Bare Bones Biology 003B – World Views

This blog is a repeat from; it has been slightly modified to fit into the world of today.

Earth day was great. The weather held, and all these people hustled around trying to find their best way to contribute to our common goals. I’m pretty sure most of them believe that we all have the same world view, working to the same goal, thinking the same way they do. I used to believe that too, until I finally figured out that almost nobody thinks like I do. So today I‘ll talk about world views. Not science.

I believe the human brain is hard wired to be logical. With giraffes, it’s the neck; with peacocks it’s the feathers; with us, it’s a well developed innate capacity for logic. Everyone who starts life with a normal brain, the most normal thing about it is, the brain is always working to make a world view that is logical, at least to itself.

Surely we’ve all had the experience of walking into a room, stopping and looking around because something doesn’t feel right. Something is not part of the normal logic of this room, and we feel uncomfortable until we figure out what it is. That feeling of discomfort drives all people, I believe, to build a logical world view within which they can live in some comfort. Or, if they already have one they like, they will cling to it like their lives depend on their own world view, even if there are real facts to the contrary. We all need to have a world view that makes logical good sense to us.

130420-EarthDay-ASC_3042SsWell, of course there is a problem with this. Two problems. The first is that we have to build our view of the world around our experience of the world. Everyone has a somewhat different environment, and also the environment keeps changing; therefore everyone has a somewhat different world view. The result is Culture Shock! Culture shock is very uncomfortable, but it’s also exciting, and when we work our way through — it takes about a year — we end with such a sense of competence and security compared with the time when we were afraid of people who are different. A good understanding of how to handle culture shock is something we can learn, and teach to our children. In today’s world it’s a good thing to do. Go someplace different, live there for a year and listen to the logic of the new place. Or, actually, you can do this without ever leaving home. All you have to do is listen to the internal logic in other people’s heads.

The second problem is that everything logical is not necessarily real and true. A good many people don’t know this, but just because your world view is pristinely logical doesn’t mean it is true. For example, in my introductory economics course I was told that the whole economic model is based on four pillars of solid reality. If you believe in the four pillars, the whole construct is beautifully logical, but I guess they don’t know about the fifth one, and that’s too bad. We could have avoided these economic collapses if their world view were more like the real world.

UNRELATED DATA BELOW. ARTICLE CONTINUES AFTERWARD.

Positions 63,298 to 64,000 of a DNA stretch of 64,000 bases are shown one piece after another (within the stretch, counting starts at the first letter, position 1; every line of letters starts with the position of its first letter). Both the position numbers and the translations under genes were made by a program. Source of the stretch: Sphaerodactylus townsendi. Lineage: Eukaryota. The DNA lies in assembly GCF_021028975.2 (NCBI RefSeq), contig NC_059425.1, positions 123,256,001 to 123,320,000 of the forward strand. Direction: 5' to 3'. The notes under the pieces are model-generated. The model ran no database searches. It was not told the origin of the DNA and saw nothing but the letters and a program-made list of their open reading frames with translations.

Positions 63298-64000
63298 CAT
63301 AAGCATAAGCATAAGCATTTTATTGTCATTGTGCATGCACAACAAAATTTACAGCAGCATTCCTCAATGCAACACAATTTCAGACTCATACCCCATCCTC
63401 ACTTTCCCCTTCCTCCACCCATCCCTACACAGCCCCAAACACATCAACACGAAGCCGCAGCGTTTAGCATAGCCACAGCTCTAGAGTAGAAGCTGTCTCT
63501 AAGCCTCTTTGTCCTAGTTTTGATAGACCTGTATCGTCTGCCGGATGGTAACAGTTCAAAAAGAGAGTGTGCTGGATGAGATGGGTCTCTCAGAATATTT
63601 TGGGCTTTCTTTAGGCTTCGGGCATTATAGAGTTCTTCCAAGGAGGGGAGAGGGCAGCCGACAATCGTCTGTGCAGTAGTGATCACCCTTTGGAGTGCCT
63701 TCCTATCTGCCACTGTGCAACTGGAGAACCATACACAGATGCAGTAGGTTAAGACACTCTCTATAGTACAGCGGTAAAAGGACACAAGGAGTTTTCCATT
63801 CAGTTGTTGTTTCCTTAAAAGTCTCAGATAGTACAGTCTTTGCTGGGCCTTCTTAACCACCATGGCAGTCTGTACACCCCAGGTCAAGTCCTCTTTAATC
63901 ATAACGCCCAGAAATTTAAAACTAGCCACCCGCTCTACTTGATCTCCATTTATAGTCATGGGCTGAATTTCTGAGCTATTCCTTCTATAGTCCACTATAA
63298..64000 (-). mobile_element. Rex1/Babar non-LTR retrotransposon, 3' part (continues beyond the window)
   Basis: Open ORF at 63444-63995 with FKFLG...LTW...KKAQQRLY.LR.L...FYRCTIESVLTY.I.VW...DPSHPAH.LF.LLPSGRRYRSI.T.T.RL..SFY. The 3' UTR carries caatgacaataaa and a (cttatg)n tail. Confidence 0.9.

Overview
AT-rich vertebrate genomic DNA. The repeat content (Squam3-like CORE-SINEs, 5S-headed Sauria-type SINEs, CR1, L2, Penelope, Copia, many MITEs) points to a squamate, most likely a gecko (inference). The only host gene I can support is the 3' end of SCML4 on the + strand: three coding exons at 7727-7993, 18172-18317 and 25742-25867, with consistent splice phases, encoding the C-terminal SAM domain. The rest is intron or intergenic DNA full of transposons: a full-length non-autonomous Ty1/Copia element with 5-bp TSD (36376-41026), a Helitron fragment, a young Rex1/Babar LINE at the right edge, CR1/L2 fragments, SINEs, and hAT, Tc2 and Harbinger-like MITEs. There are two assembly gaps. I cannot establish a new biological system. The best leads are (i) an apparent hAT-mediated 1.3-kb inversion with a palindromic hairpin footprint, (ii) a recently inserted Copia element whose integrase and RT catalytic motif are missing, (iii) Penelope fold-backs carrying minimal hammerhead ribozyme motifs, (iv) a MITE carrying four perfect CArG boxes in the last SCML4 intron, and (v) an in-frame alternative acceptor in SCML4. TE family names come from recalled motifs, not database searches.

And of course that’s also true of our own world views. Nobody knows everything; everybody is wrong about some things, so we can never build a world view that is perfectly true. Probably if we did, nobody would believe it. But it’s worth trying to get as close as possible to reality, because the safest world view is one that is both logical and true. If we have logical reasons to believe that we can fly, that doesn’t mean we really can. If we could have a world view that is perfectly aligned with the real world – we would have more personal power than anyone else and, barring accident and bad luck we would be much safer in the world.

The problem with growing an accurate world view is that old culture shock that makes us afraid, and that generates denial. Culture shock and other attacks on our world view can be profoundly uncomfortable.

So the moral of this story for you and me is that we are better off with a bit more safety and a bit less comfort. In a world that is full of exciting ideas and scary propaganda, it’s worth the effort to listen carefully to the logic of others, because there is always the chance they are right about some things. If they are, and they are documentable facts –then our world view needs to be tweaked a little. If we want to live in a safer world.

The podcast of this program is available at: